The current account (CA) represents the sum of goods and services balances, income, and unilateral transfers
Studies show that industrialized countries running a current account deficit in excess of 5% of GDP will undergo exchange rate and/or price adjustment; currently the US CA deficit is hovering 6%.
In light of the market?s overall focus on the sizable US current account deficit, the following note defines and explains the balance and its components.
What is the current account?
The current account measures a country?s international transactions, and includes four main components:
Goods: Physical objects whose ownership is transferred across borders. Goods include both general merchandise (retail goods) and capital goods (i.e., machinery).
Services: Intangible items that include transportation, tourism, royalties, consulting, and other business services. Money received for services rendered are recorded as exports, while money paid for services are recorded as imports.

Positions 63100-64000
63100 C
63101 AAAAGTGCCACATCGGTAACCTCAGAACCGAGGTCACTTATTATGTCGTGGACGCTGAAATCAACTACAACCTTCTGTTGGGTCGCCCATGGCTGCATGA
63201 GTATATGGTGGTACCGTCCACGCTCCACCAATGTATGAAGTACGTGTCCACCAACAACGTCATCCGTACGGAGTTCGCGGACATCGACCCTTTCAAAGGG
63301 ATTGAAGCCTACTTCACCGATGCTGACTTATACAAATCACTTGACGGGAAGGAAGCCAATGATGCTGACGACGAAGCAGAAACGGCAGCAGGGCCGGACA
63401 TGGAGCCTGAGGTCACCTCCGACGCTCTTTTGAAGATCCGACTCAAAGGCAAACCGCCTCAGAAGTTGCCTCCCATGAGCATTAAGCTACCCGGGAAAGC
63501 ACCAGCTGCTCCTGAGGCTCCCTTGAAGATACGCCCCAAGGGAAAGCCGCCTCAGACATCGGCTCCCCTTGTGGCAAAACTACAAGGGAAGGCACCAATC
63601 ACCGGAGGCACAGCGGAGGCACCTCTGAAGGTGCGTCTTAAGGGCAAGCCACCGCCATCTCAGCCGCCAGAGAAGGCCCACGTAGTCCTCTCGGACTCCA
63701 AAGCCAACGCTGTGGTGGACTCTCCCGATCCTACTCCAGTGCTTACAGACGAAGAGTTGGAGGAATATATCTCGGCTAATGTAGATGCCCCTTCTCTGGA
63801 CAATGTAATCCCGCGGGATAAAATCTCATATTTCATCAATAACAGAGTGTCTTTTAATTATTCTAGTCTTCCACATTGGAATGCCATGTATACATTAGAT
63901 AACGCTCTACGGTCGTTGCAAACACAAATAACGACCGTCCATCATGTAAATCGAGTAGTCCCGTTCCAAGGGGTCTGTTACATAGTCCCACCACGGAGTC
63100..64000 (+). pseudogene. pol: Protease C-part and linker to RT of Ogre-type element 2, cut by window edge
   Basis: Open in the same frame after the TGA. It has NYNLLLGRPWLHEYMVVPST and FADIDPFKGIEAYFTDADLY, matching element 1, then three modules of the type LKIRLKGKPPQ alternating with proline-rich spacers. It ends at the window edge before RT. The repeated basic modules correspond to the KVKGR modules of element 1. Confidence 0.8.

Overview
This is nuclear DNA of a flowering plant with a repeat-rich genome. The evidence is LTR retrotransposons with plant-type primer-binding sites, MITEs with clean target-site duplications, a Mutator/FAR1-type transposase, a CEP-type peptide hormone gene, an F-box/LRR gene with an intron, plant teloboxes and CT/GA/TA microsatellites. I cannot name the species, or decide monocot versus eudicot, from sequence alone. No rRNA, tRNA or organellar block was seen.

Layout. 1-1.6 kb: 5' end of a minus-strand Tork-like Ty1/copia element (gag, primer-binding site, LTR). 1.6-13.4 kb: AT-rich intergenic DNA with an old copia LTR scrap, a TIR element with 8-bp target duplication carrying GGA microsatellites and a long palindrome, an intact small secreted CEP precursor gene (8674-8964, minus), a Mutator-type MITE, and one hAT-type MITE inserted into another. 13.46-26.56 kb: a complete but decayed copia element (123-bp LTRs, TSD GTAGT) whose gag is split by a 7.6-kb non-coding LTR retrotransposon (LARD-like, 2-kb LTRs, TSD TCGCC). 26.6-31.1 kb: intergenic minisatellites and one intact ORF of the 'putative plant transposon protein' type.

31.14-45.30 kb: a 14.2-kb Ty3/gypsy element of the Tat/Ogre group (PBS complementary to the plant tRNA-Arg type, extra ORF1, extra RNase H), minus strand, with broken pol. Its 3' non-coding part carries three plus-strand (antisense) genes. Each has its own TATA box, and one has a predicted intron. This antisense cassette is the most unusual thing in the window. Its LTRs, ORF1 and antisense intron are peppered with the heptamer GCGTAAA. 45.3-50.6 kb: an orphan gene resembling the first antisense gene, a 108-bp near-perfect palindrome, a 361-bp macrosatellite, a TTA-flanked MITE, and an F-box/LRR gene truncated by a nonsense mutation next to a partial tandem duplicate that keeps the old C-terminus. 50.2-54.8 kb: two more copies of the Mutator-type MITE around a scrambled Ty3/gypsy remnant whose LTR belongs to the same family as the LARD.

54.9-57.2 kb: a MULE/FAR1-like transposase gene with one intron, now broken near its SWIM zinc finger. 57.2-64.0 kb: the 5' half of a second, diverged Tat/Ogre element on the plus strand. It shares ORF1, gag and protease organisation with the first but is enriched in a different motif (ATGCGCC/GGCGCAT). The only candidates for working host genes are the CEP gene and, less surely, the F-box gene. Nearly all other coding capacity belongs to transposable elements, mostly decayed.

Income: Recorded as money flowing into or out of a country, including salary, rent, interest, profits and dividend income.
Transfers: Unilateral transfers for which nothing is received in return, i.e., donations, grants, or reparations.
The sum of goods and services trade, income and transfers yields the current account balance:
Current Account Balance = (Exports ? Imports) + Income + Transfers
For example, in the first quarter of 2005, the US ran a current account deficit of $195.1 billion, driven primarily by increased interest in foreign made goods and imported crude oil against positive foreign investment in U.S. denominated assets.
Why is it important?
Current account data can have significant medium to long-term effects on dollar valuation versus other currencies. While the US has in recent history run a chronic current account deficit, a rise in the deficit to around 6% of GDP has concerned many market participants and contributed to broad dollar bearish sentiment.
Empirical evidence suggests that a current account deficit around 5% GDP is a critical level for industrialized countries. Above the 5% level, adjustments such as currency depreciation, higher inflation and/or a fall in domestic demand will generally take place.